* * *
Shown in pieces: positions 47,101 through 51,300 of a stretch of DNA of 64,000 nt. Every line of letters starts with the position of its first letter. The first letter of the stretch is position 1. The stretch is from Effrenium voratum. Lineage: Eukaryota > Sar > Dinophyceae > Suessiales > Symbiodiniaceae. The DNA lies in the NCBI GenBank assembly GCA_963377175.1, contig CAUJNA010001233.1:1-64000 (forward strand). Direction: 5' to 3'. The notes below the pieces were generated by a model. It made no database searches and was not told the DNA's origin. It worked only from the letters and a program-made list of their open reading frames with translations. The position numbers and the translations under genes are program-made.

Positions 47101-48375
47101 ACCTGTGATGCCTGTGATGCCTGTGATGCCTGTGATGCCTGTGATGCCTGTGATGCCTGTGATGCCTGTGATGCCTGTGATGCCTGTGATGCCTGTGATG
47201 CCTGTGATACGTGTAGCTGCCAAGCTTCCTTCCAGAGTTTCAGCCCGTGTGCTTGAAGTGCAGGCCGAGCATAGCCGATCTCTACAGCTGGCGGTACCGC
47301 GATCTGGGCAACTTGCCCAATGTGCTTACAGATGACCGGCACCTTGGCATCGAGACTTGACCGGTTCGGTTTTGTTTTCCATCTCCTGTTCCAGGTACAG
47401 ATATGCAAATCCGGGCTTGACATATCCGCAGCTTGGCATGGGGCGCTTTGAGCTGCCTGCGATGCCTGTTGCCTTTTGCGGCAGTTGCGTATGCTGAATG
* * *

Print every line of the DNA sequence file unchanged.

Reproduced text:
Shown in pieces: positions 47,101 through 51,300 of a stretch of DNA of 64,000 nt. Every line of letters starts with the position of its first letter. The first letter of the stretch is position 1. The stretch is from Effrenium voratum. Lineage: Eukaryota > Sar > Dinophyceae > Suessiales > Symbiodiniaceae. The DNA lies in the NCBI GenBank assembly GCA_963377175.1, contig CAUJNA010001233.1:1-64000 (forward strand). Direction: 5' to 3'. The notes below the pieces were generated by a model. It made no database searches and was not told the DNA's origin. It worked only from the letters and a program-made list of their open reading frames with translations. The position numbers and the translations under genes are program-made.

Positions 47101-48375
47101 ACCTGTGATGCCTGTGATGCCTGTGATGCCTGTGATGCCTGTGATGCCTGTGATGCCTGTGATGCCTGTGATGCCTGTGATGCCTGTGATGCCTGTGATG
47201 CCTGTGATACGTGTAGCTGCCAAGCTTCCTTCCAGAGTTTCAGCCCGTGTGCTTGAAGTGCAGGCCGAGCATAGCCGATCTCTACAGCTGGCGGTACCGC
47301 GATCTGGGCAACTTGCCCAATGTGCTTACAGATGACCGGCACCTTGGCATCGAGACTTGACCGGTTCGGTTTTGTTTTCCATCTCCTGTTCCAGGTACAG
47401 ATATGCAAATCCGGGCTTGACATATCCGCAGCTTGGCATGGGGCGCTTTGAGCTGCCTGCGATGCCTGTTGCCTTTTGCGGCAGTTGCGTATGCTGAATG